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Roe’s ‘no brainer’ needs investigating

The latest newsletter by U.S. Rep. Phil Roe (R-Tenn.) announces that the “Keystone Pipeline Should Be a No-Brainer.”
I fully agree, except in the opposite direction from the Congressman’s call.
There are important reasons why a Canadian oil company’s plans to lay 1,700 miles of pipe across U.S. farmlands and aquifers, for export of tar sands from the Gulf coast, should be rejected.
Roe cites job creation — 15,000 good-paying jobs — among his reason for supporting the pipeline.
True, he no longer gives earlier oil-firm estimates of “more than 100,000 jobs,” as Sen. Lamar Alexander did in a December 2011 newsletter.
The highly inflated figures were quickly debunked. A Washington Post fact check explained that the actual number of people employed by the pipeline would be much closer to 10,000, with most disappearing upon its completion.
Most jobs wouldn’t even be for locals. Only 10-15 percent of them, it quoted the State Department in 2011, “can be filled with workers from communities in the pipeline’s path.”
Nor would most of the pipe, some 150,000 pieces, be manufactured in the U.S. but “in Canada, Italy, and India.”
A study by Cornell University’s Global Labor Institute found that, not only were the job claims by the oil company unsubstantiated but “the pipeline could actually kill more jobs than it creates.”
The State Department’s current estimate sets permanent jobs, in inspection and maintenance after the construction period of one to two years, at 35.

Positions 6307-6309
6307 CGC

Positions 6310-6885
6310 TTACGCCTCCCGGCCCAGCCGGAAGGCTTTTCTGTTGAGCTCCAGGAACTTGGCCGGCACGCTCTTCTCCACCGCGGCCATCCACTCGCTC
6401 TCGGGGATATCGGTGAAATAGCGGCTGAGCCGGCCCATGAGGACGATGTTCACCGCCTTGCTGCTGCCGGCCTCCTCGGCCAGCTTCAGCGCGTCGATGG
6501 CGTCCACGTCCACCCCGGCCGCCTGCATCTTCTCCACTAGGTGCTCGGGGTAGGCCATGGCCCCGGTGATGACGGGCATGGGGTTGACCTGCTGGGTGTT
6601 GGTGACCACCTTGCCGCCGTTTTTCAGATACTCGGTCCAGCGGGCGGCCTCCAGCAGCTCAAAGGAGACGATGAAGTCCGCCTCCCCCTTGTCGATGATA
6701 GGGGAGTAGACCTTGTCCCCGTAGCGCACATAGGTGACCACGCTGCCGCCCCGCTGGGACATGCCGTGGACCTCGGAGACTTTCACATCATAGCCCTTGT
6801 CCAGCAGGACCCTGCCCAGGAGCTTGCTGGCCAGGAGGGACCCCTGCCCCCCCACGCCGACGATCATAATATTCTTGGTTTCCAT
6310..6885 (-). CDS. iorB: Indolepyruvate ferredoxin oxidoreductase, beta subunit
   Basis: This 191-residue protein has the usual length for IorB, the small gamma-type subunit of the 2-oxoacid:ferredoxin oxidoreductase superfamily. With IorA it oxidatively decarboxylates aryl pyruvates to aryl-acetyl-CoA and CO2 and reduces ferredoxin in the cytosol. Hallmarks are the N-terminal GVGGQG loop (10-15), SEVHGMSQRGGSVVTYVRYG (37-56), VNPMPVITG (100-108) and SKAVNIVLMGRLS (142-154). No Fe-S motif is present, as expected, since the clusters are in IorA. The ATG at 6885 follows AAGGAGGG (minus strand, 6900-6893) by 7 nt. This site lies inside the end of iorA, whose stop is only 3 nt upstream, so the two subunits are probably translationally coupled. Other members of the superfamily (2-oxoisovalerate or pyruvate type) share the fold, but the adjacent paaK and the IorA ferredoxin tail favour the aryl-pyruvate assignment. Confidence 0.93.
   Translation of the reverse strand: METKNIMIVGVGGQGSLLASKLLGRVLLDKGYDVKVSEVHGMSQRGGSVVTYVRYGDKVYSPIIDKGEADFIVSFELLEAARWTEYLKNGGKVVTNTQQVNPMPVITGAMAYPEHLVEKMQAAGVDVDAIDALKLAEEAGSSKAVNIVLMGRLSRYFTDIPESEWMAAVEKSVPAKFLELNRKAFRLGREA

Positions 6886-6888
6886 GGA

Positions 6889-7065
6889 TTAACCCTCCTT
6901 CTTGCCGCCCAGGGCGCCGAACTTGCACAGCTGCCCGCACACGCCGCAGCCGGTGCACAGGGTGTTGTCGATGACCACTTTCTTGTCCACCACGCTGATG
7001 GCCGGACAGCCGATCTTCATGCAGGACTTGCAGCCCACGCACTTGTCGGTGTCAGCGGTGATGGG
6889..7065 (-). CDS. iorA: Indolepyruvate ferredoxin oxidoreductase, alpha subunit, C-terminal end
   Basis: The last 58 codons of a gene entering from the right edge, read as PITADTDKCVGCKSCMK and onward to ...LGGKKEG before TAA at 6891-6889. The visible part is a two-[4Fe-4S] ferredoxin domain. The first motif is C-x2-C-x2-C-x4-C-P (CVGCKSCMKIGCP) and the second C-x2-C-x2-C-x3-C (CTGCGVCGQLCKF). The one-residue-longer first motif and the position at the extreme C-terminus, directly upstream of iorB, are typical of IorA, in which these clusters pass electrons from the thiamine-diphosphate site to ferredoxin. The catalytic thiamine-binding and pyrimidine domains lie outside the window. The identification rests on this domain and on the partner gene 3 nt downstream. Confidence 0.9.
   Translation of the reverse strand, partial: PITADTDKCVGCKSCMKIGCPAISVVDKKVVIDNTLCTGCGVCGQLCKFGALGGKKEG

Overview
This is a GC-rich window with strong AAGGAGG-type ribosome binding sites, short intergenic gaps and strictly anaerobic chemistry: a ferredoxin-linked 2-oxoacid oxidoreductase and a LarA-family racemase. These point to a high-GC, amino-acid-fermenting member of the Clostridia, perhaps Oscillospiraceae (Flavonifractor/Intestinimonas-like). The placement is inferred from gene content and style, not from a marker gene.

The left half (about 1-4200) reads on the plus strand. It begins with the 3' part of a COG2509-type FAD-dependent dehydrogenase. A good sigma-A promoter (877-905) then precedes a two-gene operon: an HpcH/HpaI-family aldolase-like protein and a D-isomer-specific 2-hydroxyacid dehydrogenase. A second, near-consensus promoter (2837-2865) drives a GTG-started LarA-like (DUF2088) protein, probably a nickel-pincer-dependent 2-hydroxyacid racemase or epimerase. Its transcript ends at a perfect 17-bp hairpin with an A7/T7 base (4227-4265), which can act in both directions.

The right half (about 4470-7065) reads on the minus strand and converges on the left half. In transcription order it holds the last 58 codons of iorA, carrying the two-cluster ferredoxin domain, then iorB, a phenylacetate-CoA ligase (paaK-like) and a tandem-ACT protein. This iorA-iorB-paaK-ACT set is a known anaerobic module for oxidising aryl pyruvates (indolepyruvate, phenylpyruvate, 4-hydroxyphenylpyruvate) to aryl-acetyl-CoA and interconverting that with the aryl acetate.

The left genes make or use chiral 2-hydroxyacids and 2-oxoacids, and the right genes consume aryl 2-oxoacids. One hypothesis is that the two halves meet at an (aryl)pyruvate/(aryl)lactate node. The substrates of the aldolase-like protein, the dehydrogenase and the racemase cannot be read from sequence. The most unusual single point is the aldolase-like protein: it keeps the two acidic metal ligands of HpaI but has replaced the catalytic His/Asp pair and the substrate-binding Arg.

Roe’s other arguments for the Keystone pipeline are equally unconvincing, if not misleading.
He states that, since former Secretary of State Hillary Clinton “deemed the project to to be in national interest” [sic], the President should already have approved it.
Yet the revelation of inappropriate involvement in public hearings and the environmental assessment required under the law by a lobbyist for the oil firm involved, and the Environmental Protection Agency’s appraisal of dangers from this pipeline to U.S. land and waters had made approval delay and further review necessary and fitting.
The newsletter provides no support for the assertion that this pipeline would lower gas prices in the U.S. and “help ease pain at the pump.”
The evidence, in fact, contradicts it.
Despite record levels of oil and gas produced here in recent years, the price at the pump remains as high, and fluctuates due to international control of the oil market, as it did during most of the previous decade.
The U.S. Energy Department’s assessment that the pipeline would little affect U.S. oil consumption or price is plainly underscored by the fact that the Alaska tar sands oil which it would transport to the Gulf is slated for export on the open world market, primarily to Asian countries.
What is left unsaid by Roe is highly revealing. The pipeline is opposed by millions of Americans, especially its youth, because of the “Game Over” consequences for climate stabilization it would unleash. This makes its denial, not its approval, a “No-Brainer” indeed.